I just did not want to buy other peoples problems... I agree you will take a hit buying new and selling at the end of the season but for me having no place to store it for the winter it was cheaper to sell then to pay for storage and such and such.

I agree with your perspective 100% as one of the first skis I bought turned out to be someone else's hidden problem that became my own. Now that I've rebuilt the engine on that one and done other maintenance stuff on my others, I'm more comfortable when looking at a prospective purchase, knowing what it might need in the future and whether I want to do the work myself to save some money.

But everyone should analyze their own situation before they make a buying decision.
 
I just did not want to buy other peoples problems... I agree you will take a hit buying new and selling at the end of the season but for me having no place to store it for the winter it was cheaper to sell then to pay for storage and such and such.


This is probably about the best way to do buy a jet ski or snowmobile.
 
had 4 sea-doo jet ski from 91-2003 sp,xp, rx and hx had few problems.
98 sea-doo jet boat 1800 no problems friends had yamaha's no problems.
have two yamaha sleds 5K on one 3k on the other run like new. Sea-doo
more maint, just my 02c.

Brian
 
If you get them and roll them, roll them over the right way,or water will get in the engine via the exhaust pipe.
 
jeez not much of a consensus here... everyone has ridden everything.

How about some specific answers..

1:what should I avoid (i understand I don't want one with 300hours on the clock).. i mean should I avoid models without cruise control, or models with less than xyz HP or models with more than X hours etc.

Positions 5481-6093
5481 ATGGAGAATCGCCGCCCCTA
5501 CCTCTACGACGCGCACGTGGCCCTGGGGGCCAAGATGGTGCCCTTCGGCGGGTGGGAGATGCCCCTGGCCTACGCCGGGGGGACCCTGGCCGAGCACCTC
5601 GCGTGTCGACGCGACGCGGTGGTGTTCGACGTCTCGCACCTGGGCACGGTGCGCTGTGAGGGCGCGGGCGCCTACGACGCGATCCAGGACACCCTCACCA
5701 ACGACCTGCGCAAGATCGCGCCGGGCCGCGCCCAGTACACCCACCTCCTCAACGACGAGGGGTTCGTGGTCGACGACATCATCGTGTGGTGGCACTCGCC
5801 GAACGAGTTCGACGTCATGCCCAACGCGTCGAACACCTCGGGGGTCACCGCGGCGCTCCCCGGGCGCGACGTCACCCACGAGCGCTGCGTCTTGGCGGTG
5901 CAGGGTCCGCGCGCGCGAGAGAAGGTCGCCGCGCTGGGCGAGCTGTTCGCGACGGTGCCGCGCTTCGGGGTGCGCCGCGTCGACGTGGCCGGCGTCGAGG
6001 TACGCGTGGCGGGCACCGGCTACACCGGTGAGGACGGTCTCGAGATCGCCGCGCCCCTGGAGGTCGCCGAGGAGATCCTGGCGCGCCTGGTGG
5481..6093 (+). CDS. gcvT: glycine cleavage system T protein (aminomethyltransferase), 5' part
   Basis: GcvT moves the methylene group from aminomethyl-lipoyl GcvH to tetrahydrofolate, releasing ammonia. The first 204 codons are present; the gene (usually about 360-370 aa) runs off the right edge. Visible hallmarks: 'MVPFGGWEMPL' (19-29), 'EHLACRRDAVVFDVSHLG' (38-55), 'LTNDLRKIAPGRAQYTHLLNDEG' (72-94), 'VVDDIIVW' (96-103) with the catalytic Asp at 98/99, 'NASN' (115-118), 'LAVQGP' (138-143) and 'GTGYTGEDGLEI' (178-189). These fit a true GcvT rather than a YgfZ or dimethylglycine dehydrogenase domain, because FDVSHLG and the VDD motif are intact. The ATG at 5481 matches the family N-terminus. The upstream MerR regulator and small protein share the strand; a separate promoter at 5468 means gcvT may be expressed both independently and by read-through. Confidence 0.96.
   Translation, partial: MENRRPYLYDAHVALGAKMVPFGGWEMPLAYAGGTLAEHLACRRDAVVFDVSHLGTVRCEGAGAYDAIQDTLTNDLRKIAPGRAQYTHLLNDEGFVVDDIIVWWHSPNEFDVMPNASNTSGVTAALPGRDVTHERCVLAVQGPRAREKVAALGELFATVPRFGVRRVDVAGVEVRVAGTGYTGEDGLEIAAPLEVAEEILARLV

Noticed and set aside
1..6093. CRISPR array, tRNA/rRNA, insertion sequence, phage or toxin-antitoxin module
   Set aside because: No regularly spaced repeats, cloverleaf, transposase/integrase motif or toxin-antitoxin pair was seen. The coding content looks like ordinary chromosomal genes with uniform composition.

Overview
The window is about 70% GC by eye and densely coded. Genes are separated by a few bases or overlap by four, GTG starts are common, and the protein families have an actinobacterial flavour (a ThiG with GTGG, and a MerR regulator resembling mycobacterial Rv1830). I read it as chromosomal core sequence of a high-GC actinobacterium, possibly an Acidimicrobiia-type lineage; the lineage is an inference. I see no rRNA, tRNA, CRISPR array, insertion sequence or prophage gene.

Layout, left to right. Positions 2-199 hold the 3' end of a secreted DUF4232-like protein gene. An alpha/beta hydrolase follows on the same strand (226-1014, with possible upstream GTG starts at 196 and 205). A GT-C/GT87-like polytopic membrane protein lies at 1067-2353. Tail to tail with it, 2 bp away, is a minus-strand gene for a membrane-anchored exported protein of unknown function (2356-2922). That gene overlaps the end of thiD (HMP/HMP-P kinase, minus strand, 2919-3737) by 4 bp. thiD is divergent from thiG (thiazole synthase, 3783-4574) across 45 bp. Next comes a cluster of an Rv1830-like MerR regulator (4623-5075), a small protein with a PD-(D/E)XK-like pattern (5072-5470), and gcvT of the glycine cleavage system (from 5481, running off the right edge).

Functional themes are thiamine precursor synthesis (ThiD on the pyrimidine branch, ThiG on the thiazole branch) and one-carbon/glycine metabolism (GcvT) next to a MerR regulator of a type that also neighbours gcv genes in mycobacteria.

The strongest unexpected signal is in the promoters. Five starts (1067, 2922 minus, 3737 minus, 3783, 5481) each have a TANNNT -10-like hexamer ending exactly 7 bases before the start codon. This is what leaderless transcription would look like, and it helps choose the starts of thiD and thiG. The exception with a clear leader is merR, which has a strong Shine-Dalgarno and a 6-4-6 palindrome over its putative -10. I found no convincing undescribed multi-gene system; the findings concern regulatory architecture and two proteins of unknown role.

2:I want a 2-3 seater. Any model better than others?

3: are there specific models within specific manufacturers to avoid or go after? I don't want a 2 stroke or carbed.

I'm going to sit on this urge till prob. september... on phoenix.craigslist.com right now there are quite a few listed. I'm sure as the economy takes a dump and it cools down weatherwise, i'll have an even better selection.

4: i'm planning on keeping these suckers for years. plenty of storage space.
gerry
 
jeez not much of a consensus here... everyone has ridden everything.

How about some specific answers..

1:what should I avoid (i understand I don't want one with 300hours on the clock).. i mean should I avoid models without cruise control, or models with less than xyz HP or models with more than X hours etc.

2:I want a 2-3 seater. Any model better than others?

3: are there specific models within specific manufacturers to avoid or go after? I don't want a 2 stroke or carbed.

I'm going to sit on this urge till prob. september... on phoenix.craigslist.com right now there are quite a few listed. I'm sure as the economy takes a dump and it cools down weatherwise, i'll have an even better selection.

4: i'm planning on keeping these suckers for years. plenty of storage space.
gerry

If you don't need to go wicked fast just get the Honda. Check at the dealer first as Honda dealers ended up with lots of left over inventory because of a conflict with dealers who were selling other brands. Last time I was at the Honda dealer they had 05 brand new leftovers for 1/2 what they cost new.
 
hey guys... looking on craig's slit, there's a lot of jetski's advertised. how do i know which ones are two stroke vs. 4? is there some list somewhere i can access?

thanks.
 
hey guys... looking on craig's slit, there's a lot of jetski's advertised. how do i know which ones are two stroke vs. 4? is there some list somewhere i can access?

thanks.


Just have to know it, I myself would do a 4 stroke for the water just due to it having more problems and most places around here will not work on them anymore and at $110 a hour it's not worth having a problem one.